Tantrum “lite” won’t help US Dollar

US financial markets have had to contend with three “hawkish surprises” so far this month and on each occasion price action has been broadly the same. Initially the Dollar rallied, the S&P 500 sold off and US Treasury yields rose but these (modest) moves were very quickly reversed.

Volatility and directionality have thus remained limited, although the Dollar NEER has slowly weakened to within touching distance of a 3-year low – in line with our bearish Dollar outlook (see Dollar and the three bears, 19th April 2021).

Price action suggests that markets are still seemingly not convinced, rightly in our view, that US inflation will remain materially above target medium-term and that the Federal Reserve will have to tighten monetary policy any time soon.

The question is whether US financial markets will follow the same pattern following today’s release (at 13.30 London time) of US PCE-inflation data for April.

The consensus forecast is that core PCE-inflation – the Federal Reserve’s preferred measure of inflation – rose from 1.8% yoy in March to 2.9% yoy, a 29-year high and well above the Federal Reserve’s medium-term target of 2%.

Our view is that the scope for core PCE-inflation to surprise materially to the upside in April is limited, with the risk to the Dollar based on recent precedent biased to the downside in coming sessions.

Medium-term we think the case for US CPI-inflation to remain well above the Fed’s target is far from water tight. Moreover, the Fed has form when it comes to keeping monetary policy very loose despite decent US GDP growth and an improving domestic labour market.

Our core scenario at present is that the Federal Reserve will only start tapering its monthly asset purchases in 2022 and only start hiking its policy rate in 2023. We therefore remain bearish the US Dollar – a theme we will develop in future FIRMS reports.

 

 

Tantrum “lite”: Financial markets comfortably navigate “hawkish surprises”

Financial markets have comfortably navigated three “hawkish surprises” in the past month. As taper-tantrums go this one has barely registered.

i) On 4th May Treasury Secretary and former Federal Reserve Chairperson Janet Yellen said that the Federal Reserve may have to hike its policy rate to stop the US economy from overheating.

ii) On 12th May data showed that US CPI-inflation, in year-on-year terms, had risen by far more than expected in April. Headline CPI-inflation rose to 4.2% from 2.6% in March (consensus forecast was 3.6%) while core CPI-inflation rose to 3.0% from 1.6% in March (consensus forecast was 2.3%) – see Figure 5.

iii) On 19th May the Federal Reserve published the minutes of its 27-28 April policy meeting. The minutes stated that “A number of participants suggested that if the economy continued to make rapid progress toward the Committee’s goals, it might be appropriate at some point in upcoming meetings to begin discussing a plan for adjusting the pace of asset purchases.” Effectively some FOMC members thought that if certain conditions were met it would be appropriate at some point to discuss a plan to “taper” the Federal Reserve’s QE program.

 

US Treasury yields initially spiked higher intra-day on 4th May and closed higher on 12th and 19th May (see Figure 1). Moreover after each of these events the S&P 500 closed lower and the US Dollar Nominal Effective Exchange Rate (NEER) stronger according to our estimates (see Figure 1).

 

 

However, US Treasury yields closed slightly lower on 4th May and more notably closed lower on both 5th May and 20th May and following all three events the S&P 500 rebounded and the Dollar weakened (see Figure 1). The bottom line is that financial markets quickly reversed the initial moves. So volatility in US asset prices rose has remained very modest (see Figure 2) and in level terms they have moved very little since early May (see Figure 3).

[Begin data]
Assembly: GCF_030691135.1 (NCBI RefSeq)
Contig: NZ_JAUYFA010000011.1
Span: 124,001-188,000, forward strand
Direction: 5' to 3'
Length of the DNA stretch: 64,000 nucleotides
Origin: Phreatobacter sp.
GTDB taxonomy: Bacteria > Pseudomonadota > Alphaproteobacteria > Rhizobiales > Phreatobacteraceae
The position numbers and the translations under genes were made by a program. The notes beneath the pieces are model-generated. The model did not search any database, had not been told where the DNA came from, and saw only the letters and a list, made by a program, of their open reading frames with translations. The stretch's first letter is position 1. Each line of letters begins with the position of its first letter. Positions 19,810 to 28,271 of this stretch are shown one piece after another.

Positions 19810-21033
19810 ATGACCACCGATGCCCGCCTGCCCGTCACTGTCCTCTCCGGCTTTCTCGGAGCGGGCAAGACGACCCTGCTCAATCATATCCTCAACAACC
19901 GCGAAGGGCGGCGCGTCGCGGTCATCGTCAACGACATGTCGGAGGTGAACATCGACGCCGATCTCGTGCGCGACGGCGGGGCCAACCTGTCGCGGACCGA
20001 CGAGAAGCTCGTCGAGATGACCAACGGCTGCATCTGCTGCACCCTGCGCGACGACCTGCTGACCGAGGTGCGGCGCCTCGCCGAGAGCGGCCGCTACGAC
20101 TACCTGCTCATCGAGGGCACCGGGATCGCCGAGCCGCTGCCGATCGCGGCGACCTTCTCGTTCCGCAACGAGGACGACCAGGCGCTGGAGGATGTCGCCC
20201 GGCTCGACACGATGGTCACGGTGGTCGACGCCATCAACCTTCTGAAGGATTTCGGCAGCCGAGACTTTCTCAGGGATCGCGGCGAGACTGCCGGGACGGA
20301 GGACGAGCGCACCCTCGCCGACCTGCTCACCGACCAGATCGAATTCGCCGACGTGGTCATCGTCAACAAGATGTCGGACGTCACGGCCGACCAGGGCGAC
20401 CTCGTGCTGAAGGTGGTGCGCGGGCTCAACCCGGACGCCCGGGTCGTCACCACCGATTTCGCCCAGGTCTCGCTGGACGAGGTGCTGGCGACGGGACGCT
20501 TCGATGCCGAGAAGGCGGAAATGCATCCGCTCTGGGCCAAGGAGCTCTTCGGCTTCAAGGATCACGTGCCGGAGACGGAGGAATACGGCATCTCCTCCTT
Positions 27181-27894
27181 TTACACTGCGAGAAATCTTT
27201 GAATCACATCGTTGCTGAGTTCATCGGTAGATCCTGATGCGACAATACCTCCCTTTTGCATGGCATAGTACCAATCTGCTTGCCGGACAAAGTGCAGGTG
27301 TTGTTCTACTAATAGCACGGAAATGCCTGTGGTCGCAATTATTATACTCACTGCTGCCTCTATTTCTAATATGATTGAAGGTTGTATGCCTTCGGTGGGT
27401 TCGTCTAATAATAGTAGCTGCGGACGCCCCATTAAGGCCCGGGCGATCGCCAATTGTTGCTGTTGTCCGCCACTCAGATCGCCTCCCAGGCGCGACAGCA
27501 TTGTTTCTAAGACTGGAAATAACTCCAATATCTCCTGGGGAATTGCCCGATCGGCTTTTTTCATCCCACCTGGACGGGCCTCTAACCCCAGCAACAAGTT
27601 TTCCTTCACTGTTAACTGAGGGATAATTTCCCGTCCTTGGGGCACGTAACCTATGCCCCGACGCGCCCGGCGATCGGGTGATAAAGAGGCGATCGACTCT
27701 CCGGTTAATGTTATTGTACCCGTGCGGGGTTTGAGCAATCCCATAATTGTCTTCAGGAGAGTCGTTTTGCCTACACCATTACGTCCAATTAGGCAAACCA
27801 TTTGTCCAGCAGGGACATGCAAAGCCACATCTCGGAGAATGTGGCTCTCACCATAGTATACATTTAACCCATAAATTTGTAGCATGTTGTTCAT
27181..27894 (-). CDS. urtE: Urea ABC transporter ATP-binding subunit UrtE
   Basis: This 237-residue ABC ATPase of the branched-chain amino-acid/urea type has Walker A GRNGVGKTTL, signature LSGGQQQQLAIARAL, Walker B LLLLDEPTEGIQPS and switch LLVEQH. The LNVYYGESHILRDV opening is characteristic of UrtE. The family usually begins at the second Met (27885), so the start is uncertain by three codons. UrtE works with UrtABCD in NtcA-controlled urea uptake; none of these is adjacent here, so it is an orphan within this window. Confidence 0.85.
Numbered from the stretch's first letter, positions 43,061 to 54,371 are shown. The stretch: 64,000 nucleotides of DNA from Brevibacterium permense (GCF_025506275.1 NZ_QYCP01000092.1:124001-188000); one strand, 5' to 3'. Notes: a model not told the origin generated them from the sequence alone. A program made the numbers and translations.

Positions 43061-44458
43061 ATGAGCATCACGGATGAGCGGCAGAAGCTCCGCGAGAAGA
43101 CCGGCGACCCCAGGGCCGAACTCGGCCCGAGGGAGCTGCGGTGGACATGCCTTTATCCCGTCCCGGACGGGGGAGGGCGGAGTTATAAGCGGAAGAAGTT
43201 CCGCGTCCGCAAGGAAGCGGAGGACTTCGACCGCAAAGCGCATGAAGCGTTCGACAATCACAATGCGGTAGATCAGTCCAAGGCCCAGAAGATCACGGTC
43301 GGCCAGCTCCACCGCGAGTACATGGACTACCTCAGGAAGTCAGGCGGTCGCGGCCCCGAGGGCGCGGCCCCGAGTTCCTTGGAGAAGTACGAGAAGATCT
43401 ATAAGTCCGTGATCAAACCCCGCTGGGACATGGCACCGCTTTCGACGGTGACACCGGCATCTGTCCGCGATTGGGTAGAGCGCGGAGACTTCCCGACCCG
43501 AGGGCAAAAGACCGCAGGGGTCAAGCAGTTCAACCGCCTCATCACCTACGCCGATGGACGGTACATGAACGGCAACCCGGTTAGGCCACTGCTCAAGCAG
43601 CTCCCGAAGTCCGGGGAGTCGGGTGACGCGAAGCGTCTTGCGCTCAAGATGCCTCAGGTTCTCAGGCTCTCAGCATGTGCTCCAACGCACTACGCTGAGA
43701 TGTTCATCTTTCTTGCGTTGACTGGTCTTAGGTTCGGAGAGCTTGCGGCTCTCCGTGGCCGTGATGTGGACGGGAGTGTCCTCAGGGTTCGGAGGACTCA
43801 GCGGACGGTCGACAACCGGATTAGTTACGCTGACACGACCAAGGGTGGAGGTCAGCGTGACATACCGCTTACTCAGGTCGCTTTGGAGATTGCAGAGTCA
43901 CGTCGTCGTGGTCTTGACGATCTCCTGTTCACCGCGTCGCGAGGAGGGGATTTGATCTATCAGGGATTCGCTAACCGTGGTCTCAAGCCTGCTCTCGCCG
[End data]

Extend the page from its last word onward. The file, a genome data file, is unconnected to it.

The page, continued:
• US Treasury yields, including the benchmark 10-year yield, have remained in a reasonably narrow range in place since early March. The 2s-10s yield spread (147bp), which is largely driven by markets’ inflation expectations, is currently broadly in the middle of a narrow 8-week range of 139-153bp (see Figure 4). Markets are still only pricing in about 12-13bp of Federal rate hikes by end-2022 or put differently a 50% probability of a 25bp hike.
  • The S&P 500 has treaded water, with the index yesterday closing only 0.9% higher than on 4th

 

 

  • The Dollar NEER weakened a further 1.2% from 3rd May to a 3-year low on 18th May, in line with our forecast of further Dollar depreciation (see Dollar and the three bears, 19th April 2021). However, the Dollar has since traded sideways, according to our calculations (see Figure 4). Similarly the narrower DXY Index has oscillated within a range only 0.8% since 17th May although it remains within touching distance of a 38-month low.

 

 

Markets not yet buying into inflation scare stories and imminent Fed tightening

Admittedly, taken individually none of these events – particularly Treasury Secretary Yellen’s comments and the Federal Reserve’s policy meeting minutes – were earth-shattering. Yellen, after all, was in generic terms stating the obvious and very quickly backtracked, clarifying that she was not forecasting US rates to rise or that they should rise – a subtle but important distinction from her original comment. Moreover, the Federal Reserve’s hawkish turn was at most incremental, with its minutes containing at least five caveats:

i. “A number of participants”. That is not the same as a majority let alone all of the FOMC members.

ii. “if the economy continued to make rapid progress toward the Committee’s goals” (our emphasis). That is a pretty important and yet ill-defined conditionality.

iii. “it might be appropriate”. Again the Federal Reserve did not commit to much.

iv. “At some point in upcoming meetings. The Federal Reserve clearly gave itself plenty of room for manoeuvre with regards the timeline for a more clear-cut hawkish turn.

v. “to begin discussing a plan”. If putting in action a plan is the first derivative, to begin discussing a plan is its third derivative.

 

However, even in cumulative terms these three events, including the magnitude of the jump in CPI-inflation in April blindsiding analysts, have failed to really move the needle. This price action suggests to us that: